Muscle Tear Average Cost

From 452 quotes ranging from $200 - 2,000

Average Cost

$850

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What is Muscle Tear?

If your cat is limping, moving slowly, having difficulty getting up and down, or calling out in pain, your cat may have injured its soft muscular tissue. You should make an appointment with your vet as soon as possible. In severe cases, visit an emergency veterinary hospital, as your cat may be in a significant amount of pain and your vet will attempt to rule out more serious injuries such as broken bones or wounds that might become infected.

A muscle tear, often called a strained muscle, can occur in a cat when the cat moves too quickly, in an awkward way, or attempts to make a movement that is too strenuous for the strength of that particular animal. When this happens, the muscle may sustain a small tear or multiple small tears in the muscle fibers. This injury can range from slightly uncomfortable for your cat to extremely painful and debilitating depending upon the severity of the injury and the length of time between the injury and when you seek treatment for your cat at a veterinary office or hospital.

Symptoms of Muscle Tear in Cats

The symptoms of a muscle tear in cats are similar to the symptoms in any other animal with a muscle injury, including humans. Since your cat cannot communicate its pain to you in the same way you could communicate it to your doctor, you will need to be intentional about noticing and acting on any changes in your cat’s behavior that serve as signs that your cat has hurt itself. The following symptoms often accompany a muscle tear:

  • Limping
  • Restlessness and trouble getting comfortable
  • Abnormal withdrawal and hiding
  • Unwillingness to be petted or picked up
  • Difficulty positioning for grooming, which may cause matting in fur
  • Refusal to put any weight on one or more limbs
  • Difficulty lying down or getting up
  • Inability to run or jump
  • Muscle spasms
  • Swelling
  • Painful vocalization at the time of injury or when trying to move

Causes of Muscle Tear in Cats

Cats tend to be very athletic animals, which causes muscle injuries to be very common in cats. There are a number of ways these injuries occur in cats just as there are in other animals and humans. In addition, the muscles may weaken as your cat ages, making your cat more susceptible to soft tissue injuries. The following actions, when they go even slightly wrong, can cause a muscle tear.

  • Energetic or rough play
  • Jumping and landing, especially from significant heights 
  • Fighting with other cats or animals
  • Fleeing from another animal or loud noise
  • Blunt injury such as being hit, kicked, pushed, or bumped

Diagnosis of Muscle Tear in Cats

As is typical during any visit to your veterinarian, the vet will likely begin the visit by asking you to describe the symptoms you have observed and by doing a thorough physical examination of your cat. In order to make a diagnosis, the vet may also:

  • Observe the cat’s movements
  • Search for a wound on the cat’s paw or legs
  • Use his or her hands to put light pressure on muscles to locate where the cat is hurt
  • Feel for arthritic swelling at the joints
  • Prescribe seven days of rest to see if the injury resolves itself; if not, this helps the vet diagnose the injury as, perhaps, something more serious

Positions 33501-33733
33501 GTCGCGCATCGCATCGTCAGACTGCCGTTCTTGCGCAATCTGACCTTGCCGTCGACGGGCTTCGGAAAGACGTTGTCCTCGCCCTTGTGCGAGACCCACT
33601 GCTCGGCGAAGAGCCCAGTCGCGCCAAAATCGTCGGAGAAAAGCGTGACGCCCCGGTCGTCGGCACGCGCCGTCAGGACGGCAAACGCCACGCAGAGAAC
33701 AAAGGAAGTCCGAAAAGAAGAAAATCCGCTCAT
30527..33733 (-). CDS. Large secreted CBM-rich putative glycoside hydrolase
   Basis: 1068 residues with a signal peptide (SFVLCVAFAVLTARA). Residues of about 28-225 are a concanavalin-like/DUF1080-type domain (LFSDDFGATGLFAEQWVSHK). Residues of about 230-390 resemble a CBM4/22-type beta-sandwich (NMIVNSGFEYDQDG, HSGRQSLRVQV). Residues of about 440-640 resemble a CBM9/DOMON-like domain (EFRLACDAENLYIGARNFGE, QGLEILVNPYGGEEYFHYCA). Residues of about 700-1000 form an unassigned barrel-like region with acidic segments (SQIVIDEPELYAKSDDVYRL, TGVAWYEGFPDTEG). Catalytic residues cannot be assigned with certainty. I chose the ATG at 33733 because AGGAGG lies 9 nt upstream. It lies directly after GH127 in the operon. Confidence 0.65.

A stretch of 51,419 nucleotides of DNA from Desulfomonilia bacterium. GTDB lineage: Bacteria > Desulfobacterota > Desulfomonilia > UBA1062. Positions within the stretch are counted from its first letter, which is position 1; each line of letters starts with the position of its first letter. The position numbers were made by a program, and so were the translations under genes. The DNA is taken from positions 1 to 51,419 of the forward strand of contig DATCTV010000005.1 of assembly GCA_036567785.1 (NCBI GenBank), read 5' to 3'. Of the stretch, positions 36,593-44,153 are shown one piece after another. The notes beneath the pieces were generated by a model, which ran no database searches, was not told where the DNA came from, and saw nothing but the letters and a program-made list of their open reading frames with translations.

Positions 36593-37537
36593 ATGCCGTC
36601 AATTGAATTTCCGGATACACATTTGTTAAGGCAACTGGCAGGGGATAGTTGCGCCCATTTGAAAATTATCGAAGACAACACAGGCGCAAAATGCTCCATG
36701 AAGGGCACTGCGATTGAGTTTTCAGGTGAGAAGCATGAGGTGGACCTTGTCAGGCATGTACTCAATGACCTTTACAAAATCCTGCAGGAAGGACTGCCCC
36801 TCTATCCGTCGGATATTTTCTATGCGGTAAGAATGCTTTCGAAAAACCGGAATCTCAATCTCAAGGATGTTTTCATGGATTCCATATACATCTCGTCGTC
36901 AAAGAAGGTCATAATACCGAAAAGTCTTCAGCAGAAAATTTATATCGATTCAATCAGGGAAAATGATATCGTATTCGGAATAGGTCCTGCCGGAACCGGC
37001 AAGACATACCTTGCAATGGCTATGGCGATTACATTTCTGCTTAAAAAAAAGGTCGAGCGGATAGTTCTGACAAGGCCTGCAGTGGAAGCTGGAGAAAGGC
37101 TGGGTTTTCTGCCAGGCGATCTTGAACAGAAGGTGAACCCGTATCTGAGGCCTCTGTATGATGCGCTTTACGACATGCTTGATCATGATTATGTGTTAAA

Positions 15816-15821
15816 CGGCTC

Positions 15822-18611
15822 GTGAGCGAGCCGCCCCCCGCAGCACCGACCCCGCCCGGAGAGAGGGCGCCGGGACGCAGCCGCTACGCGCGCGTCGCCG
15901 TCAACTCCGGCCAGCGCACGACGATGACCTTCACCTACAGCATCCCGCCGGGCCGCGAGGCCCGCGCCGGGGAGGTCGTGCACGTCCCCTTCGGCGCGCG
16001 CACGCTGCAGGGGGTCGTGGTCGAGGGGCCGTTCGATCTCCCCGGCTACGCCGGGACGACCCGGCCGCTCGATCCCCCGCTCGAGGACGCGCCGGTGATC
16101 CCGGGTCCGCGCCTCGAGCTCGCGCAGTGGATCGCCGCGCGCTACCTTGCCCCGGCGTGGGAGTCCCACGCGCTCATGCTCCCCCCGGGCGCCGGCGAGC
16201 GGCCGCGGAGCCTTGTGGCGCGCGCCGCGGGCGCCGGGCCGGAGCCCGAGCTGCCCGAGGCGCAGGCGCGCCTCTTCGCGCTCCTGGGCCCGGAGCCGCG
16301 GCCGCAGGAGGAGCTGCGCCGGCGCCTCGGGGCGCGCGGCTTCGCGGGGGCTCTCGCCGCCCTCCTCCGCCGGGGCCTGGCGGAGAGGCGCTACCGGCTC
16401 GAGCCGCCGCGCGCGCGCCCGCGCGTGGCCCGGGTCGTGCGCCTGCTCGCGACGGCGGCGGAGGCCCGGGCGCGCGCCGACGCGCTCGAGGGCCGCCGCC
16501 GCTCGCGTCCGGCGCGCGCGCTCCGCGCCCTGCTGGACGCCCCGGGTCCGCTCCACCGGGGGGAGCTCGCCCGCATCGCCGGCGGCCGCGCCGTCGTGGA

• Order X-rays to rule out broken bones, torn ligaments, muscle tumors, joint dislocation, and arthritis
  • Order an extensive orthopedic exam to be conducted while your cat is under anesthesia

Treatment of Muscle Tear in Cats

Muscle tears are very common injuries in cats. Treatment for muscle tears are usually quite simple and mirror treatments for humans with the same injury, although with medications designed specifically for cats. These treatments are:

  • Rest
  • Non-steroidal anti-inflammatory medications by pill or injection
  • Pain medication 

Recovery of Muscle Tear in Cats

If there is not a recurrence of the injury, most muscle tears will heal in one to two weeks, especially with anti-inflammatories, pain management, and rest. During recovery your cat may need to be kept inside and away from other pets and small children, sometimes even in a crate. An overweight cat will be more susceptible to injury than a cat at a healthy weight, so weight management is important to help in the prevention of future injuries. If there is a certain activity that your cat often engages in that is causing repeated injury, the vet will likely encourage you to find a way to help your cat to avoid this activity. After a particular muscle has been injured once, it is not uncommon for a cat to re-injure the same tissue in the future. Your vet will likely schedule a follow-up appointment to check your cat’s progress toward normal painless movement. The majority of cats make a full recovery from even a severe muscle tear.

Muscle Tear Questions and Advice from Veterinary Professionals

Leo
tabby
4 Months
Mild condition
0 found helpful
Mild condition

Has Symptoms

Limping, sleeping, not eat much
Limping

I have two 4 month old kittens. Leo a tabby and Gracie a tuxedo. Just past midnight the two of them were playing on the bed while we were sleeping. So I moved them out of the room. The next day Leo got up a cuddled with me. All seemed fine I got up did my normal things around the house. Gracie running all over but no Leo. I found him in the laundry basket sleeping. Didn’t seem to want to play like Gracie at all. I just figured he was just tired. I left for the day and I come to find that he is limping. Raising his right paw. I looked in the internet and keeping him away from Gracie and he’s getting plenty of rest. He wasn’t eating at first but now seems to be eating a little. Trying not to let him jump down from anything. He walked over to his food without limping but wasn’t a far walk this morning and was even picking at the carpet. Debating on taking him to the vet. Not sure what I o do.

Michele King
Dr. Michele King, DVM
476 Recommendations
Thank you for your email. Without examining him, I"m not sure if he has sustained an injury and needs to be seen, of it he is okay. If he is still favoring that paw, it would probably be best to have him seen, as they will be able to examine him, determine if he needs tests or medications, and make him feel better. I hope that he is okay.

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Carrot